Nature Of Knowledge

Nature of Knowledge –
The Uncertain Structure

[2019]

Aluminum, acrylic glass, smart foil, controller

Nature of Knowledge –
The Uncertain Structure

[2019]

Aluminum, acrylic glass, smart foil, controller

The SciArt Experiment

Collaboration between Jenny Brockmann (Visual Arts), Pierre Pegon (Engineering), Diana Rembges (Biology), and Marcelo Masera (Electrical Engineering, Risk Management)

The consequences of climate change depend on the quantity of greenhouse gases we release into the atmosphere, triggered by increasing temperatures, and humanity’s response to its knowledge of these consequences. All of these factors are uncertain. The amount of greenhouse gases still being released depends, among other things, on human behavior, technological developments, and population growth. Uncertainty about the resulting temperature grows as a result of many types of feedback from the climate system. Some consequences of these increasing temperatures are predictable, but surprises are virtually guaranteed. This is especially true given the uncertain conditions, and their complex relationships with humanity’s other environmental impacts, as well as humankind’s generally unpredictable strategies for adapting to climate change.

The uncertainty of the forecast, regarding when the point of irreversible transformation has been reached, is one of the topics of this project, as is uncertainty in the process of knowledge production and transfer.

Generated by a real-time experiment at the JRC, “Nature of Knowledge – the Uncertain Structure” transfers data dealing with the consequences of climate change into a spatial installation in the shape of a spiral at VELA9 (JRC, Ispra, Italy) and BOZAR (Brussels, Belgium). The art historian and historian of science Hans-Jörg-Rheinberger writes in his Essay ”The Aura of the Spiral” that although we find the formal principle of the spiral as a natural form, above all in organic structures, the aesthetic interest in it has always been culturally shaped and as such has undergone manifold figuration in human history. The oldest spiral form known to us is found in Neolithic pottery; the spiral form provided mathematical basis for the calculation by the Hellenistic mathematician Archimedes, and Leonardo da Vinci and Johann Wolfgang von Goethe were inspired by the spiral in their work in literature, art and science. Today the form of the spiral offers an important reference in the arts as well as in the sciences.

A structure corresponding to the test structure at the ELSA lab of the JRC is built at a remote location and put under increasing stress throughout the duration of the exhibition. This structure becomes more and more strained under the deforming pressure of mechanic devices used at ELSA that simulate geological movements and states of the atmosphere. Eventually, the structure will be permanently disfigured. The spiral-shaped installation is connected in real time to the data of the experiment, and transforms in time according to these data created by the smart energy of the deforming structure, relating with the materiality of glass to the transparency needed for the implementation of a smart society as researched by SGIlab. Accidental and deliberate factors like visitors’ paths through the space or physical data like temperature and pressure lead to the creation of certain variables in the experiment. These add a random element to the overall uncertainty of the project, while creating an integrated form of communication: opening a social channel of interaction between the observers and the element being tested and references people’s mixed opinions on the rate of climate change.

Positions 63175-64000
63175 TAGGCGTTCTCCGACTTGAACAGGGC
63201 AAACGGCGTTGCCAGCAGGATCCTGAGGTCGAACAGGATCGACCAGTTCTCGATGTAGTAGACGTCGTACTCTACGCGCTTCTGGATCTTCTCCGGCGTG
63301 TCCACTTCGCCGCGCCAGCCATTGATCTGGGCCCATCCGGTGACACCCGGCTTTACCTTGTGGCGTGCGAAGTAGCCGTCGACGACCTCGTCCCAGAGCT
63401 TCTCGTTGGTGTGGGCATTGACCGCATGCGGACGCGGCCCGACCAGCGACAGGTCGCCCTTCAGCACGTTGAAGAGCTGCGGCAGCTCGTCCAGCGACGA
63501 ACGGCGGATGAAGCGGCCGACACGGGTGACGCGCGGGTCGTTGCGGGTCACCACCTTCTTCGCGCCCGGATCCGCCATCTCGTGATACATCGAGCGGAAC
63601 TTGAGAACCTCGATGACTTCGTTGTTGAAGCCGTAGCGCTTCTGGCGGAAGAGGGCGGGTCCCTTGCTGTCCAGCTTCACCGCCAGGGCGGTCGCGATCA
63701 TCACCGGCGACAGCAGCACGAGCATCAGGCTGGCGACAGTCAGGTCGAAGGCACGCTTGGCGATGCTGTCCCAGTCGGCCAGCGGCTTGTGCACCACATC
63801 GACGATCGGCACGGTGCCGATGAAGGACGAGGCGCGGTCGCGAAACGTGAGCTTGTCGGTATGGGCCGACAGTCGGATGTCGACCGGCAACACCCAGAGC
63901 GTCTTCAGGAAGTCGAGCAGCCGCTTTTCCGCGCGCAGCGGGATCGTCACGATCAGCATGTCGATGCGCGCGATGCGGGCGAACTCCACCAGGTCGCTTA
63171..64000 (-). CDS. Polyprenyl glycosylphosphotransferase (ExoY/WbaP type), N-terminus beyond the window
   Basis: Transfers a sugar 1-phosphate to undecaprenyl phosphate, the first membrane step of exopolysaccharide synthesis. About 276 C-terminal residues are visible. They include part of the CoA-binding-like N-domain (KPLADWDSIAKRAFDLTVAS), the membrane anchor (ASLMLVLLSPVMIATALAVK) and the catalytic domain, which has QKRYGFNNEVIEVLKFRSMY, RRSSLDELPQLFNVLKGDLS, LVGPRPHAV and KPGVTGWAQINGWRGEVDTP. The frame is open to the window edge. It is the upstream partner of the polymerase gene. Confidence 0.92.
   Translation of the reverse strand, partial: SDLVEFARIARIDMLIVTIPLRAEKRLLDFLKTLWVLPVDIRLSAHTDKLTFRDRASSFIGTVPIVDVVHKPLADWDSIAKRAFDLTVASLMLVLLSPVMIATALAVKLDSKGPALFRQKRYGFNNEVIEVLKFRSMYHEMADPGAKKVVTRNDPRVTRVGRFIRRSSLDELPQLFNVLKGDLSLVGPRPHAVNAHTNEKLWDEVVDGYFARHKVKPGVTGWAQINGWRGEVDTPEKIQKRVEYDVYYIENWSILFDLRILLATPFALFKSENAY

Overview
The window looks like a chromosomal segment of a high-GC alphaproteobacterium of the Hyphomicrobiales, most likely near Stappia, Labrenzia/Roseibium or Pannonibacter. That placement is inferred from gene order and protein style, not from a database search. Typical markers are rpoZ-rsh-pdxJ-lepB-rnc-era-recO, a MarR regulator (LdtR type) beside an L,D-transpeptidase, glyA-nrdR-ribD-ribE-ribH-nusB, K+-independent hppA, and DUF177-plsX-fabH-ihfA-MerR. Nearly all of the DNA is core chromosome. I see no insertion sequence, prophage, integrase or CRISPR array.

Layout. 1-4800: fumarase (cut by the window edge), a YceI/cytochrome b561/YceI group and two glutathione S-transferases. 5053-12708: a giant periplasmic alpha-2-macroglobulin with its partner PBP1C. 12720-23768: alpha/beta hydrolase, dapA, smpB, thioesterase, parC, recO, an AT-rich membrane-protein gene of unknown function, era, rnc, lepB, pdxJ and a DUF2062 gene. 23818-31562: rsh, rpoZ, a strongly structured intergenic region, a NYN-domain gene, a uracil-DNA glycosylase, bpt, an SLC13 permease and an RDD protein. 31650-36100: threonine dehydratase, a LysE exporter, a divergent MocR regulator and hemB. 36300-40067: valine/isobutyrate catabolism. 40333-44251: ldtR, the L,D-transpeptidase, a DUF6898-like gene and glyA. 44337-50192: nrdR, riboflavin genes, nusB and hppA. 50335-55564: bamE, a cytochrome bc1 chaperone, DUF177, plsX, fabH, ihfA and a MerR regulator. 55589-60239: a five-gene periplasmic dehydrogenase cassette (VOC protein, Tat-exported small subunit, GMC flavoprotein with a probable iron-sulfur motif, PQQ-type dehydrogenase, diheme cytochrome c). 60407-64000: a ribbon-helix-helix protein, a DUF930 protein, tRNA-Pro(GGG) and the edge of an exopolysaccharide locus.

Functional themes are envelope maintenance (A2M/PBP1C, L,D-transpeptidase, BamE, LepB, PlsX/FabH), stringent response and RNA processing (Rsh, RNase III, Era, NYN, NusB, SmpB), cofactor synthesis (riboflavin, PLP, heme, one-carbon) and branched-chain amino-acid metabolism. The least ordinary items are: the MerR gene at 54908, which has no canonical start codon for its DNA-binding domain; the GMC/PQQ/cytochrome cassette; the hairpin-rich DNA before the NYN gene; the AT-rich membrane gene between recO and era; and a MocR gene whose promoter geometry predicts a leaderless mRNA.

This uncertainty provides a contrast to the expected trajectory of the experiment. Influenced by previous data, experiments, or models, expectations arise regarding the duration of the experiment and the moment when the structure becomes irreversibly transformed. The life expectancy of the experiment is updated continuously, according to new knowledge. This enhances the dichotomy between what we know about the ongoing phenomena, and the anticipation of what might happen, while affecting our „memory“: our understanding of what has happened up until that moment.